National Park Service

South Florida/Caribbean I&M Network (SFCN)

Colonial Nesting Birds Monitoring

Great White Heron in Biscayne National Park
Great White Heron in Biscayne National Park.

Resource Briefs

Monitoring Reports

Protocol

For more information contact:

Kevin R. T. Whelan, Ph D.

Robert Muxo

Importance/Issues

Colonial nesting birds such as great egrets, wood storks, white ibis, snowy egrets, roseate spoonbills, brown pelicans, cormorants, and sooty terns, are very important as vital signs of the health of our national parks. The presence of colonial nesting birds, the size and distribution of their nesting colonies and the reproductive success of their nests indicate that the surrounding habitat is able to support these energy intensive activities. These birds must acquire large quantities of high quality food during the nesting season as they select mates, build nests, lay eggs, and rear chicks. Colonies are susceptible to disturbance and predation pressure. Thus, a decrease in nesting effort and nesting success as well as local population declines may indicate that the ecosystem is not functioning properly. Many of these colonial nesting species have already experienced declines and are listed as species of special concern, threatened, or endangered.  Our goal is to track the status and trend by monitoring the number of occupied and non-occupied active nests in a colony.

Monitoring Objectives

What are the status and trends in colony size, distribution, and active nest of specific colonial nesting birds?

Status and Trends

Biscayne National Park

The SFCN is developing a protocol to monitor the active nests of colonial nesting birds in Biscayne National Park (BISC).  Nesting colonies have been found on six islands, Mangrove Key, West Arsenicker Key, Arsenicker Key, Jones Lagoon, Ragged Key 5, and Soldier Key. Double-crested Cormorants are the most abundant bird in BISC with 95% of the nests.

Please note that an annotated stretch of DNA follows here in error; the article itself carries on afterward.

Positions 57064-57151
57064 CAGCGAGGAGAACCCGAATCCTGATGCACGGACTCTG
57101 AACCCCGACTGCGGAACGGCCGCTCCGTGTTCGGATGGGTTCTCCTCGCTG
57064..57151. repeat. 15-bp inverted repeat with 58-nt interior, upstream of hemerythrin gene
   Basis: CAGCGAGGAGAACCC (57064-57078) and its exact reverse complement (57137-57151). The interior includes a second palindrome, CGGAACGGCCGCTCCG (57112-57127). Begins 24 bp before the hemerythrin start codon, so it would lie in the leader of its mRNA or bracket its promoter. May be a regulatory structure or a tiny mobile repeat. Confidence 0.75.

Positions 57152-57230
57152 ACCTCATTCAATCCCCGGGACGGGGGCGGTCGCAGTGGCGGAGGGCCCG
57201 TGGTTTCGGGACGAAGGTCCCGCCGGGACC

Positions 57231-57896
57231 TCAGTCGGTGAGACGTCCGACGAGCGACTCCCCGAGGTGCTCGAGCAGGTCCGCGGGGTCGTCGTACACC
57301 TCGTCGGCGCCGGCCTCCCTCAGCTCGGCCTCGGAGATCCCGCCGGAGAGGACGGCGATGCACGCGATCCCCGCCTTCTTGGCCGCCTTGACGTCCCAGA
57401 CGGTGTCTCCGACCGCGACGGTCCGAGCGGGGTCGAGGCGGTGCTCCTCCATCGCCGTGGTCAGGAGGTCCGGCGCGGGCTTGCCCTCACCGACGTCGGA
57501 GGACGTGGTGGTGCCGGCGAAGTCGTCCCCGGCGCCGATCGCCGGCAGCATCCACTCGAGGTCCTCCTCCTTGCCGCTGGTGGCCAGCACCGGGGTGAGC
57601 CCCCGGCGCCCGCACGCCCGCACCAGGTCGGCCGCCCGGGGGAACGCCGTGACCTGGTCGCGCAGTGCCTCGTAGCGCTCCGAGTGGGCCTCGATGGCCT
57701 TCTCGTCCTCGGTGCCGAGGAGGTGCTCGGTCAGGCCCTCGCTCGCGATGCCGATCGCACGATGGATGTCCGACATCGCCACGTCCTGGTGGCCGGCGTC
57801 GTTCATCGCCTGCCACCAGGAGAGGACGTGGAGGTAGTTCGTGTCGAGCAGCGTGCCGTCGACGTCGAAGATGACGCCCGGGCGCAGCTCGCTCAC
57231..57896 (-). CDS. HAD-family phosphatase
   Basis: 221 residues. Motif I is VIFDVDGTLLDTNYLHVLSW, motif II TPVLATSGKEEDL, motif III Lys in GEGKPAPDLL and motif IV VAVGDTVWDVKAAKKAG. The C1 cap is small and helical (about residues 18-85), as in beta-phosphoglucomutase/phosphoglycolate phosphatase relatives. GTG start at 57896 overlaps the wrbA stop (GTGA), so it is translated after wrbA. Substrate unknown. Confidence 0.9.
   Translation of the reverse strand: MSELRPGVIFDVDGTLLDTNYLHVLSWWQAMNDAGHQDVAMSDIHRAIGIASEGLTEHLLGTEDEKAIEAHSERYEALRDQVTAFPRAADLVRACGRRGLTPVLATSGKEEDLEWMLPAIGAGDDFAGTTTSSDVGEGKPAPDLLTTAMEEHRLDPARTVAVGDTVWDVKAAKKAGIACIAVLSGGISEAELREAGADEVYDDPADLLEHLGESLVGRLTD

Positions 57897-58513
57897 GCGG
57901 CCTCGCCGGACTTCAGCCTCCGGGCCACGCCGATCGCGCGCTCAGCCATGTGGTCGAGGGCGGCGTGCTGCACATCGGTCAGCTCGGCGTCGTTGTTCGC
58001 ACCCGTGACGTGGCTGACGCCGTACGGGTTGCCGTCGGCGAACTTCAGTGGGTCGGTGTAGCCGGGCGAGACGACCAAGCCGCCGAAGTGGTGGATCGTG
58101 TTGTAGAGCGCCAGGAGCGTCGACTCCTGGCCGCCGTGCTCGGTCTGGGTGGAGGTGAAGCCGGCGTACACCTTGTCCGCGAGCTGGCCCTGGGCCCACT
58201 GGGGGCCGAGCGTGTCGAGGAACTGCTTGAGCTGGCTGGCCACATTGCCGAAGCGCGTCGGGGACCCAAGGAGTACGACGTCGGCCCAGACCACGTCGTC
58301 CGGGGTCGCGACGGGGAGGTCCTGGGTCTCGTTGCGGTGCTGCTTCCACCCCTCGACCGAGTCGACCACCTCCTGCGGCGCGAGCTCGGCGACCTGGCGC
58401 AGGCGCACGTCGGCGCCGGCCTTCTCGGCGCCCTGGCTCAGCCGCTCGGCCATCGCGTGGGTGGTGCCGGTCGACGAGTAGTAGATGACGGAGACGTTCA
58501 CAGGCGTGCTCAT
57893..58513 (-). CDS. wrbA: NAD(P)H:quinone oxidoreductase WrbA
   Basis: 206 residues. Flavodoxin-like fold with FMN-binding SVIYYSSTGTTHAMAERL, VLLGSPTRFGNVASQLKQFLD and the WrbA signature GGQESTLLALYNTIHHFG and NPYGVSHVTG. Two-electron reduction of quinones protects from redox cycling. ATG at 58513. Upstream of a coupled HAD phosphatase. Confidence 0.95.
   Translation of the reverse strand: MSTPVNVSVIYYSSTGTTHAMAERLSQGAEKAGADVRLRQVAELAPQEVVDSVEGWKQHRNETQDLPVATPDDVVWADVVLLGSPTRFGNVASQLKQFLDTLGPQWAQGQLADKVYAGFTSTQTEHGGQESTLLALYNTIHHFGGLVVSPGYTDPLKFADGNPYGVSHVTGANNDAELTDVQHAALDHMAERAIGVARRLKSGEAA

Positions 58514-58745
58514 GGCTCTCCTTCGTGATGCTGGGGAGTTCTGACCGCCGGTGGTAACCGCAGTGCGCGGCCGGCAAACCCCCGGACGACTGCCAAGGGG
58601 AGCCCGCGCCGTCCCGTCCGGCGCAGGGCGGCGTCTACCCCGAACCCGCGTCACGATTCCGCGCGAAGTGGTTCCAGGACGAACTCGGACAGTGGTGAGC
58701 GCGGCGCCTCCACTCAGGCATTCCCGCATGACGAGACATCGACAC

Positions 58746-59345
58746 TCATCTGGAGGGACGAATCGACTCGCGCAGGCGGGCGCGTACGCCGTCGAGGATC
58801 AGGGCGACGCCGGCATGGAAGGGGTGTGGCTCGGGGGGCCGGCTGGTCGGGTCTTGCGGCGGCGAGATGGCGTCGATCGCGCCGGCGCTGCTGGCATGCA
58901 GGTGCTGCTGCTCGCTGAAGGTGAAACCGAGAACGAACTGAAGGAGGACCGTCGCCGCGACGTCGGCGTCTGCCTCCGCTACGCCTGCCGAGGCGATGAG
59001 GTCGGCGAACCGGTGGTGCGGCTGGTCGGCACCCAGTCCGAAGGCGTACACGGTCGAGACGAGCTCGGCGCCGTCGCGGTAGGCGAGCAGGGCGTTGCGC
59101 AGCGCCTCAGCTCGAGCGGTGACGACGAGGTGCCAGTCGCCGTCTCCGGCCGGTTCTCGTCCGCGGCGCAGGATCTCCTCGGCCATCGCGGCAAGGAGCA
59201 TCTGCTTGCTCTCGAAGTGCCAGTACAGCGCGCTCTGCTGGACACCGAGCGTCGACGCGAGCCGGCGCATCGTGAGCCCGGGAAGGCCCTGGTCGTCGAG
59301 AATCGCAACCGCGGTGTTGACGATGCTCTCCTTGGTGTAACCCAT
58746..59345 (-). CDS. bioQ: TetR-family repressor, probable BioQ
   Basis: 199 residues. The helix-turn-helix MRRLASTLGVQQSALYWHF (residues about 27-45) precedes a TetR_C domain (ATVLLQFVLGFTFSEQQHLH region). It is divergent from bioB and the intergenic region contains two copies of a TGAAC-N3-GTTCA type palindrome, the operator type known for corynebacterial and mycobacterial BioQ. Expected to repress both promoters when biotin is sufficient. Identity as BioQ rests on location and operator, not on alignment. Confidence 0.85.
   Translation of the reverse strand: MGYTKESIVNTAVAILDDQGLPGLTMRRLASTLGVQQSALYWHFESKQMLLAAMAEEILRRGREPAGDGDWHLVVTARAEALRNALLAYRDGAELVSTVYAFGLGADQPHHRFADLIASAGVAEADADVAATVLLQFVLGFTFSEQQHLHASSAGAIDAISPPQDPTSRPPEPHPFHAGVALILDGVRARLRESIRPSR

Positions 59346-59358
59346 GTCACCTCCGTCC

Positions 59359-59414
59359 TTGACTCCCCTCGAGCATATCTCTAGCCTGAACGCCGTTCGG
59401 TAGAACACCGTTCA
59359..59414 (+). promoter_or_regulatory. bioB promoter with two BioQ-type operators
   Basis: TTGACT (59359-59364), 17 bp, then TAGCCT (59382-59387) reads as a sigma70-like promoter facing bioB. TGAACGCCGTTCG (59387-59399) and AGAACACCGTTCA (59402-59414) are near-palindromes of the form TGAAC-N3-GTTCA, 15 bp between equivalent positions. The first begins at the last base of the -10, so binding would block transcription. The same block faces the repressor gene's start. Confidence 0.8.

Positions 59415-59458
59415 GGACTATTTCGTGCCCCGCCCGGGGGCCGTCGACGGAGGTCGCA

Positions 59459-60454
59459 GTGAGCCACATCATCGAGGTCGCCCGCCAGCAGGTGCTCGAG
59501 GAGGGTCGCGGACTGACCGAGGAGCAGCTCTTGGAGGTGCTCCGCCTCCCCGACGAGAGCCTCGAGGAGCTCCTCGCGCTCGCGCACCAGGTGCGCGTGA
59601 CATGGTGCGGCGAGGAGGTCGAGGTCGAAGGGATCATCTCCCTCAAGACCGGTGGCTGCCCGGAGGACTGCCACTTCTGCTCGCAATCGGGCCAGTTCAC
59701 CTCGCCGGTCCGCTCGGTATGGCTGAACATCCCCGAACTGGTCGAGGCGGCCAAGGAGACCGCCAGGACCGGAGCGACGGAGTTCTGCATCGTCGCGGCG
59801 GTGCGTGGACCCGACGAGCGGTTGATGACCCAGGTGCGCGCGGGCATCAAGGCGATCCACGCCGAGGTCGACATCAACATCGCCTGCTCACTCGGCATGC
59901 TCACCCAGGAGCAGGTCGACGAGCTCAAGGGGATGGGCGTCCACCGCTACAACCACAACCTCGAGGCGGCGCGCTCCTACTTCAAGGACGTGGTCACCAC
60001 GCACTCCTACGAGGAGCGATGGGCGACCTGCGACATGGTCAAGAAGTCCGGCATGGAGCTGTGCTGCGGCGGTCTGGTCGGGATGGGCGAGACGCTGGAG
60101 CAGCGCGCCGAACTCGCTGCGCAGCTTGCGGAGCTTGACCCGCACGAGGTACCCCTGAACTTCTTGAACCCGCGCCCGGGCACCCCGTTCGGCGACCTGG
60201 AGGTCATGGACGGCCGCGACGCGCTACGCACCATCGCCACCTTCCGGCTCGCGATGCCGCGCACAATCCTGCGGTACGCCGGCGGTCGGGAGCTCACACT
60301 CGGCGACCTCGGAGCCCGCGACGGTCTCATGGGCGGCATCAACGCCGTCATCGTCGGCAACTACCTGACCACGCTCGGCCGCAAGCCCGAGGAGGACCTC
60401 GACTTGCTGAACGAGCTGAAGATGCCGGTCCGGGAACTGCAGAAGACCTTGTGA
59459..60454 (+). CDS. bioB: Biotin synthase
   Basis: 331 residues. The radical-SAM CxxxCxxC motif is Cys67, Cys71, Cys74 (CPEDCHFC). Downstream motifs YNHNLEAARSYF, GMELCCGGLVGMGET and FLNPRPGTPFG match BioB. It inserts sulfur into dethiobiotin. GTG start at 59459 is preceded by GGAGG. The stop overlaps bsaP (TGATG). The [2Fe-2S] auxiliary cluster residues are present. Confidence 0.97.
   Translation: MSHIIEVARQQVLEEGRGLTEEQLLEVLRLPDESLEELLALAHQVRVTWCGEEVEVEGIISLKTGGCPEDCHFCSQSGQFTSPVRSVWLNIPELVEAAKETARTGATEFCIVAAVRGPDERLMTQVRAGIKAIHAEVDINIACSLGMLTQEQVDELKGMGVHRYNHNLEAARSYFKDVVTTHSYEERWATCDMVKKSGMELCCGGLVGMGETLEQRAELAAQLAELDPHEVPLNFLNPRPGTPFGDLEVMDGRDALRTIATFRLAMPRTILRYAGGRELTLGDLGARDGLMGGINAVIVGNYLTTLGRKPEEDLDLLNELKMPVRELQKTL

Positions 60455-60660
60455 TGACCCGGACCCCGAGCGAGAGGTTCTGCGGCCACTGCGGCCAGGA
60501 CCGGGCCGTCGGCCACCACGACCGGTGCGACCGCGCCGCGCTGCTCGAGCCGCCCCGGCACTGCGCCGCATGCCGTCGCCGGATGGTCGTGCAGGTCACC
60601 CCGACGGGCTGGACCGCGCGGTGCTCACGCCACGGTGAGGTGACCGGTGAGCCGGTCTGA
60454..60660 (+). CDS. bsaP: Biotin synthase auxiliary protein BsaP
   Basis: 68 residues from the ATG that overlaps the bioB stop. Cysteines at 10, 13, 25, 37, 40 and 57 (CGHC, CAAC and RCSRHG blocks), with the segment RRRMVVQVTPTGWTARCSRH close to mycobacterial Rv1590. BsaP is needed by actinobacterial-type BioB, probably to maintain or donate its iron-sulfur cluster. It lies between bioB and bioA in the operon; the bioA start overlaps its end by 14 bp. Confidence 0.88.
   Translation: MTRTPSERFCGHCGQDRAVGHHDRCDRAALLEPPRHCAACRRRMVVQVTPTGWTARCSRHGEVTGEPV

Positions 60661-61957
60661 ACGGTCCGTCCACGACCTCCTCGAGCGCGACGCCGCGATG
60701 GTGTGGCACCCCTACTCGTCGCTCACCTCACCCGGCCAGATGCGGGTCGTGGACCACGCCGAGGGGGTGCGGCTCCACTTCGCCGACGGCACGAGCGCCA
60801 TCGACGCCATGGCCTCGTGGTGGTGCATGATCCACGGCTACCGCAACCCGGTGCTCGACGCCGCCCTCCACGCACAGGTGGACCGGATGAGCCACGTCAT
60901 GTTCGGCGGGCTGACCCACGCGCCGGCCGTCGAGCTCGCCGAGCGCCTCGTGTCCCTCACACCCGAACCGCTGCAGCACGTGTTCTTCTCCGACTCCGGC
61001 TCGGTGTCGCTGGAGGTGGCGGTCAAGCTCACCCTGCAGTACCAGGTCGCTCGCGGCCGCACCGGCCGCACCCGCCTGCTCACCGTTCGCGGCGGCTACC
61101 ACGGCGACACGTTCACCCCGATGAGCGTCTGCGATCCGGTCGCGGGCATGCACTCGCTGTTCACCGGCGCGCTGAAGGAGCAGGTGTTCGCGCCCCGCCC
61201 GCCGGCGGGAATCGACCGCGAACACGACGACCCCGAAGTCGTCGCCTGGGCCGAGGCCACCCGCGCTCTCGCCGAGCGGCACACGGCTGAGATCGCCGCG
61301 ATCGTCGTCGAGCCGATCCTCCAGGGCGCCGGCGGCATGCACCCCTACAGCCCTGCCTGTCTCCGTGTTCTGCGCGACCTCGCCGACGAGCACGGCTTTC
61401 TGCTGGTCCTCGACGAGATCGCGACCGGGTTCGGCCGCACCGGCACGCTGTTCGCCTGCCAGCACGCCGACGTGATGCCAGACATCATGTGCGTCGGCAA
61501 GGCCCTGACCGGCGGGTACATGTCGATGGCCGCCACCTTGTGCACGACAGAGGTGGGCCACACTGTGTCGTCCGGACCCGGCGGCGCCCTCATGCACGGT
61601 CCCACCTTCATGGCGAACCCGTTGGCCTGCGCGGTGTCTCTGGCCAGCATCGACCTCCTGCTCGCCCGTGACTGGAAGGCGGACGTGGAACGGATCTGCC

The SFCN completed its fifth year of monitoring colonial nesting birds in Biscayne National Park (BISC). The collected data (through July 2013) has been entered into the Access database and verified for accuracy. The results of monitoring have yielded valuable nesting data (Figures 1, 2 and Table 1) that provide for observation of species-specific nesting patterns and trends. The Colonial Nesting Bird Protocol has been submitted for internal review and editing and should be ready for external review in early fiscal year 2014.

Species Jan Feb Mar Apr May Jun Jul Aug Sep Oct Nov Dec
Double-crested Cormorant NF 477 403 296 NF 434 641 NF 505 NF 148 126
Great Blue Heron NF 2 2 1 NF 3 0 NF 0 NF 1 9
Great Egret NF 0 0 10 NF 12 0 NF 0 NF 7 0
Great White Heron NF 14 4 5 NF 6 0 NF 6 NF 8 9
Roseate Spoonbill NF 3 0 0 NF 0 0 NF 0 NF 0 1
White Ibis NF 0 0 0 NF 28 18 NF 0 NF 0 0
Total NF 496 409 312 NF 483 659 NF 511 NF 164 145
Table 1.Totals of occupied nests counted by species and month for the calendar year 2012. Double-crested Cormorants account for the majority of nests counted in BISC, from a high of 99% in March to a low of 82% in December. Note: An occupied nest contains an egg, chick or adults in immediate proximity with signs of occupation. The nesting process can take longer than a single month, hence an occupied nest may be counted in multiple months. NF indicates "No Flight" for that month.
Figure 1. The number of Double-crested Cormorant nests per month, as well as the peak nesting periods
Figure 1. The number of Double-crested Cormorant nests per month, as well as the peak nesting periods.
Figure 2. Peak nesting and seasonal trends for five monitored species. Key: Great Blue Heron = GBHE, Great Egret = GREG, Great White Heron = GWHE, Roseate Spoonbill = ROSP, and White Ibis = WHIB
Figure 2. Peak nesting and seasonal trends for five monitored species. Key: Great Blue Heron = GBHE, Great Egret = GREG, Great White Heron = GWHE, Roseate Spoonbill = ROSP, and White Ibis = WHIB.

The species of birds in BISC can be broken down into three functional types based on their feeding behavior: divers, stalk and strike, and tactile. Double-crested Cormorants are divers and are the most abundant bird in BISC averaging more than 90% of the nests counted in 2012 (Table 1). Different nesting seasonality is evident for the various species (Figures 1, 2). Roseate Spoonbills and White Ibis are both tactile feeders, yet each species nests during different seasons (Figure 2). Changes in nesting trends provide indicators of conditions in the park that support nesting behavior. Due to scheduling conflicts and pilot/ airplane availability, no SFCN monitoring flight was performed at BICY in 2013.

Figure 3. An adult Roseate Spoonbill watches over two chicks in a nest at Jones Lagoon in Biscayne National Park
Figure 3. An adult Roseate Spoonbill watches over two chicks in a nest at Jones Lagoon in Biscayne National Park.